Beat the Vegas cash games and you’re being paid to holiday in the poker capital of the world. Ross Jarvis shows you how easy it is
As the home of poker, you’d be forgiven for thinking that the cash games in Las Vegas are really tough and filled with excellent players. The good news is that they are actually quite simple.
On my last trip I played $2/$5 cash games at the Venetian every day for a week, winning in eight out of ten sessions and coming away with a tidy $4k in profit. The main reason I won so consistently wasn’t because of any spectacular bluffs or gutsy hero calls, but because I was able to adapt to the huge differences in play from online poker and use them to my advantage.
Here are a few simple tips to help you follow in my footsteps.
The majority of online cash games are six-max and play relatively tight, meaning most pots are contested heads-up or three-way. In Vegas the situation is very different. The tables are full-ring for a start and, also, not many people go there with the intention of playing tight and folding a lot of hands. Most pots have a multitude of passive limpers who simply want to get in cheaply and see a flop, even with terrible hands.
The easiest way to combat this is do the opposite and play tight. Don’t get suckered into playing hands with big reverse implied odds such as K-8 or A-6, but wait for strong hands and good spots to play aggressively. You’ll still get the action you want.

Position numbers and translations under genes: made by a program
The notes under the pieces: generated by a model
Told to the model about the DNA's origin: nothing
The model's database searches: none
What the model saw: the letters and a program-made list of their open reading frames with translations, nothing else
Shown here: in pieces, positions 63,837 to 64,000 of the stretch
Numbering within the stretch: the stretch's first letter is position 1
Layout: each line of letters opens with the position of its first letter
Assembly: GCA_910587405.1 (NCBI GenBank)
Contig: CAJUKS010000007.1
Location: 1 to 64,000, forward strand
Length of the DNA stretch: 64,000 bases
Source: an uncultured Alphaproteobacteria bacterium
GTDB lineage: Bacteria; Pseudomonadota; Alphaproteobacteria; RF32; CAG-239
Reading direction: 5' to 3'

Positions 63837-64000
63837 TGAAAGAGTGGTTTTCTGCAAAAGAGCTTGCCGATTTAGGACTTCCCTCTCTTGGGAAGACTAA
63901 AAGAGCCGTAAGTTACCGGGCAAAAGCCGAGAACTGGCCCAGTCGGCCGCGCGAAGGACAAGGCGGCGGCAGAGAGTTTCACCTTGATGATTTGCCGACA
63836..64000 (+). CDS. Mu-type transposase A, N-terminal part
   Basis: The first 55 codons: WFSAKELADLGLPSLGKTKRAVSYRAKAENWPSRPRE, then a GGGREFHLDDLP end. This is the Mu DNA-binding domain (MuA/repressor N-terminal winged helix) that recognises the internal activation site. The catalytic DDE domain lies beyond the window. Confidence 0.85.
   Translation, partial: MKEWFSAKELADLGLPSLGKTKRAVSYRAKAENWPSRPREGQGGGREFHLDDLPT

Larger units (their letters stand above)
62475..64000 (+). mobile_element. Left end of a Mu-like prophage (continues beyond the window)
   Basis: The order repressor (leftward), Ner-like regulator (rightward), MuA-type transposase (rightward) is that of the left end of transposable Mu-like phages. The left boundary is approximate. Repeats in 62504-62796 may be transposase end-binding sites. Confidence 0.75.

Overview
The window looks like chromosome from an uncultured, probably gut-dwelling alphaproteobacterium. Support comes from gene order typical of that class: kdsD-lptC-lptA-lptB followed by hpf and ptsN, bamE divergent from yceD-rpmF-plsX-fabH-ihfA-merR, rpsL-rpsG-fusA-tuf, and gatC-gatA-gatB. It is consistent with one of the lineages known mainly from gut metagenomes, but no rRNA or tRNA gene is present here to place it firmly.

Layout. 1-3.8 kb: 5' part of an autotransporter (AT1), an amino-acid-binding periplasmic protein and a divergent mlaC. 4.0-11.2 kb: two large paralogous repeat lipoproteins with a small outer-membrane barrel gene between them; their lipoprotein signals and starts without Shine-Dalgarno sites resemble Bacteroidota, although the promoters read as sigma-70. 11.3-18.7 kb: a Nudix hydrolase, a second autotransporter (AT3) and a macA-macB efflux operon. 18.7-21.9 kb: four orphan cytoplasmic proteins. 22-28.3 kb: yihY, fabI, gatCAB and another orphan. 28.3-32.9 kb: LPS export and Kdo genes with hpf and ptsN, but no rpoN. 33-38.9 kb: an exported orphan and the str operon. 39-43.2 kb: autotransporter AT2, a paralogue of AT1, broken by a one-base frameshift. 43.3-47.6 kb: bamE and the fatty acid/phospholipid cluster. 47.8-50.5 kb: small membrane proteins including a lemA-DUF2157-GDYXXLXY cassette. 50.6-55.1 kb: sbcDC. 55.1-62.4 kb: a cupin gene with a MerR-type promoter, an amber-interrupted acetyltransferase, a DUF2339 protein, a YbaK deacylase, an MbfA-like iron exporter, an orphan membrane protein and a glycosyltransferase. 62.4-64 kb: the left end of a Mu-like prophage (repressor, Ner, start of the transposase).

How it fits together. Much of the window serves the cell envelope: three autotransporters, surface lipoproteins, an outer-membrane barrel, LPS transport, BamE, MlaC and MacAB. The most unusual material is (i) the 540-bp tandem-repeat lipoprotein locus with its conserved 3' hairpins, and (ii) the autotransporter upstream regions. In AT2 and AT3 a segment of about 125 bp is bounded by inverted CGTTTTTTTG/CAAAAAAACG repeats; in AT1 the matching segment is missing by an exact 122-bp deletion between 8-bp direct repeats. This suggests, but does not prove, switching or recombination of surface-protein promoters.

Your preflop bet sizing in Vegas should alter dramatically too. Whereas online a raise of 3BB would be sufficient, you should be making it 4-5BB here if you wish to thin the field. It’s even more important when you are three-betting. Generally, live players in Vegas will call three-bets way too liberally, so it pays to size your bets much larger with strong hands than would be optimal online. For example, say a player raises to $20 and gets three callers before you look at A-A in the big blind. Assuming you all have deep stacks, you should go ahead and reraise to between $120-$140 in the hope of getting it heads-up and building a big pot.
While you will be playing fewer hands than you would online, the size of the pots in live games is always considerably bigger due to the number of players seeing flops and the preflop bet sizing, meaning your win rate should even out.
In online poker the maximum buy-in is usually 100BB. In Vegas most games allow you to buy in for 200BB, and sometimes it is completely uncapped.
Personally, I prefer games that are capped at 200BB any deeper and the game can tighten up, as people are more fearful of getting stacked. The more confident you are that you have an edge the more you should buy in for.
With deeper stacks postflop play becomes much more important than preflop, as you’ll often have enough money behind to play through all the streets without getting all-in. This means that hands like small pairs and suited A-x hands have a lot more value than they do online, as you can win huge pots when you flop a set or put tons of pressure on opponents if you flop a big draw such as a nut flush draw.